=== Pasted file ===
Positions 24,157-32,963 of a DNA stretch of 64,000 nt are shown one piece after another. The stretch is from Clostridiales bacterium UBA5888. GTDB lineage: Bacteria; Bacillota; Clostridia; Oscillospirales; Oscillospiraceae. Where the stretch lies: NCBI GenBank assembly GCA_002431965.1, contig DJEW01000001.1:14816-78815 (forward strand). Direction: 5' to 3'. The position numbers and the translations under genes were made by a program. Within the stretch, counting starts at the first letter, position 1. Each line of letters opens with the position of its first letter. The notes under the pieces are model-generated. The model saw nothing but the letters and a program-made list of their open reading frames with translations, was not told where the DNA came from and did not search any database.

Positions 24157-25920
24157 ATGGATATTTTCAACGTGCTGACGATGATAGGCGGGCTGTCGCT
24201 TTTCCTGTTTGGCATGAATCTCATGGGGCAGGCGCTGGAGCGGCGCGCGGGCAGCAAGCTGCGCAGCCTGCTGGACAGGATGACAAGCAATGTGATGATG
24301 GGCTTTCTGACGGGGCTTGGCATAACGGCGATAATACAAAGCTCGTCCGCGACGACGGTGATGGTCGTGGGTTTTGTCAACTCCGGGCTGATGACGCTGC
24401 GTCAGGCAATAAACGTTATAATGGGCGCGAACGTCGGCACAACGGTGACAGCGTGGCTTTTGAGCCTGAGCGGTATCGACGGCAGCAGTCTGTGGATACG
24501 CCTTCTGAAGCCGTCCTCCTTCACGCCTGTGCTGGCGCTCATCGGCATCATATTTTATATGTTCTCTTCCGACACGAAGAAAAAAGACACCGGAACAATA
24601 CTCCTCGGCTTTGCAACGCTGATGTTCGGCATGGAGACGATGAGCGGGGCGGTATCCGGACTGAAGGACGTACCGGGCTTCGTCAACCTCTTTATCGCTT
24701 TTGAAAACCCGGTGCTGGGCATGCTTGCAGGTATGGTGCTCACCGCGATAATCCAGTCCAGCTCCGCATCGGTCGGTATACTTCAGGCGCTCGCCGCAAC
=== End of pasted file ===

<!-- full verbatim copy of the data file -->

Positions 24,157-32,963 of a DNA stretch of 64,000 nt are shown one piece after another. The stretch is from Clostridiales bacterium UBA5888. GTDB lineage: Bacteria; Bacillota; Clostridia; Oscillospirales; Oscillospiraceae. Where the stretch lies: NCBI GenBank assembly GCA_002431965.1, contig DJEW01000001.1:14816-78815 (forward strand). Direction: 5' to 3'. The position numbers and the translations under genes were made by a program. Within the stretch, counting starts at the first letter, position 1. Each line of letters opens with the position of its first letter. The notes under the pieces are model-generated. The model saw nothing but the letters and a program-made list of their open reading frames with translations, was not told where the DNA came from and did not search any database.

Positions 24157-25920
24157 ATGGATATTTTCAACGTGCTGACGATGATAGGCGGGCTGTCGCT
24201 TTTCCTGTTTGGCATGAATCTCATGGGGCAGGCGCTGGAGCGGCGCGCGGGCAGCAAGCTGCGCAGCCTGCTGGACAGGATGACAAGCAATGTGATGATG
24301 GGCTTTCTGACGGGGCTTGGCATAACGGCGATAATACAAAGCTCGTCCGCGACGACGGTGATGGTCGTGGGTTTTGTCAACTCCGGGCTGATGACGCTGC
24401 GTCAGGCAATAAACGTTATAATGGGCGCGAACGTCGGCACAACGGTGACAGCGTGGCTTTTGAGCCTGAGCGGTATCGACGGCAGCAGTCTGTGGATACG
24501 CCTTCTGAAGCCGTCCTCCTTCACGCCTGTGCTGGCGCTCATCGGCATCATATTTTATATGTTCTCTTCCGACACGAAGAAAAAAGACACCGGAACAATA
24601 CTCCTCGGCTTTGCAACGCTGATGTTCGGCATGGAGACGATGAGCGGGGCGGTATCCGGACTGAAGGACGTACCGGGCTTCGTCAACCTCTTTATCGCTT
24701 TTGAAAACCCGGTGCTGGGCATGCTTGCAGGTATGGTGCTCACCGCGATAATCCAGTCCAGCTCCGCATCGGTCGGTATACTTCAGGCGCTCGCCGCAAC